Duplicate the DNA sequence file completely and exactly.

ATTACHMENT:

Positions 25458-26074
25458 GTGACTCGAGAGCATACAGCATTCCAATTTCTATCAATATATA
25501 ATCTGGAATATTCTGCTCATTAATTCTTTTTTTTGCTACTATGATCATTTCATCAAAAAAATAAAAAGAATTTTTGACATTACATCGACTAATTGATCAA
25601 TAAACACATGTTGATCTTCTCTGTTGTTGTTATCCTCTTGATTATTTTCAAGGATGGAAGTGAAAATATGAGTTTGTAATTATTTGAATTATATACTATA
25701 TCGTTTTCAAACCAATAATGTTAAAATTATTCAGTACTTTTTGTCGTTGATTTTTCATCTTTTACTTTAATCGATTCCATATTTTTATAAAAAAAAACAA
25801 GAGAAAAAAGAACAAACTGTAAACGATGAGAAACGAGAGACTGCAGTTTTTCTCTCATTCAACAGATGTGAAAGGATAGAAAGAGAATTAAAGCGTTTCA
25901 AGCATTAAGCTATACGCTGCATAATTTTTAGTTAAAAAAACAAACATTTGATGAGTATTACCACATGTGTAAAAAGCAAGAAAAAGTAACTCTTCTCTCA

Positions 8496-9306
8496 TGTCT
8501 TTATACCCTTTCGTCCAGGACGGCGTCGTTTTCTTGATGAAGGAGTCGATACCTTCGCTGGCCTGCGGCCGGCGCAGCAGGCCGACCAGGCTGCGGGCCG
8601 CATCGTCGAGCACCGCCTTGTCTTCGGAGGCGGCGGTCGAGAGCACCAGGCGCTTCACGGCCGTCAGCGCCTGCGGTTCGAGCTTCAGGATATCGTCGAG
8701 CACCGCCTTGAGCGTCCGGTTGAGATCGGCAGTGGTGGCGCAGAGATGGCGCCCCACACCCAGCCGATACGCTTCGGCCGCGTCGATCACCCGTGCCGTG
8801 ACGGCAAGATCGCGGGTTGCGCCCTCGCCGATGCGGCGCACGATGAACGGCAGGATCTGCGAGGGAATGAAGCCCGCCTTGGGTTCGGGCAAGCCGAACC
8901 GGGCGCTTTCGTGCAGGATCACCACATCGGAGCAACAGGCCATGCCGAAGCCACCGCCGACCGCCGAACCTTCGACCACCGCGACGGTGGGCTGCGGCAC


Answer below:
Positions 25458-26074
25458 GTGACTCGAGAGCATACAGCATTCCAATTTCTATCAATATATA
25501 ATCTGGAATATTCTGCTCATTAATTCTTTTTTTTGCTACTATGATCATTTCATCAAAAAAATAAAAAGAATTTTTGACATTACATCGACTAATTGATCAA
25601 TAAACACATGTTGATCTTCTCTGTTGTTGTTATCCTCTTGATTATTTTCAAGGATGGAAGTGAAAATATGAGTTTGTAATTATTTGAATTATATACTATA
25701 TCGTTTTCAAACCAATAATGTTAAAATTATTCAGTACTTTTTGTCGTTGATTTTTCATCTTTTACTTTAATCGATTCCATATTTTTATAAAAAAAAACAA
25801 GAGAAAAAAGAACAAACTGTAAACGATGAGAAACGAGAGACTGCAGTTTTTCTCTCATTCAACAGATGTGAAAGGATAGAAAGAGAATTAAAGCGTTTCA
25901 AGCATTAAGCTATACGCTGCATAATTTTTAGTTAAAAAAACAAACATTTGATGAGTATTACCACATGTGTAAAAAGCAAGAAAAAGTAACTCTTCTCTCA

Positions 8496-9306
8496 TGTCT
8501 TTATACCCTTTCGTCCAGGACGGCGTCGTTTTCTTGATGAAGGAGTCGATACCTTCGCTGGCCTGCGGCCGGCGCAGCAGGCCGACCAGGCTGCGGGCCG
8601 CATCGTCGAGCACCGCCTTGTCTTCGGAGGCGGCGGTCGAGAGCACCAGGCGCTTCACGGCCGTCAGCGCCTGCGGTTCGAGCTTCAGGATATCGTCGAG
8701 CACCGCCTTGAGCGTCCGGTTGAGATCGGCAGTGGTGGCGCAGAGATGGCGCCCCACACCCAGCCGATACGCTTCGGCCGCGTCGATCACCCGTGCCGTG
8801 ACGGCAAGATCGCGGGTTGCGCCCTCGCCGATGCGGCGCACGATGAACGGCAGGATCTGCGAGGGAATGAAGCCCGCCTTGGGTTCGGGCAAGCCGAACC
8901 GGGCGCTTTCGTGCAGGATCACCACATCGGAGCAACAGGCCATGCCGAAGCCACCGCCGACCGCCGAACCTTCGACCACCGCGACGGTGGGCTGCGGCAC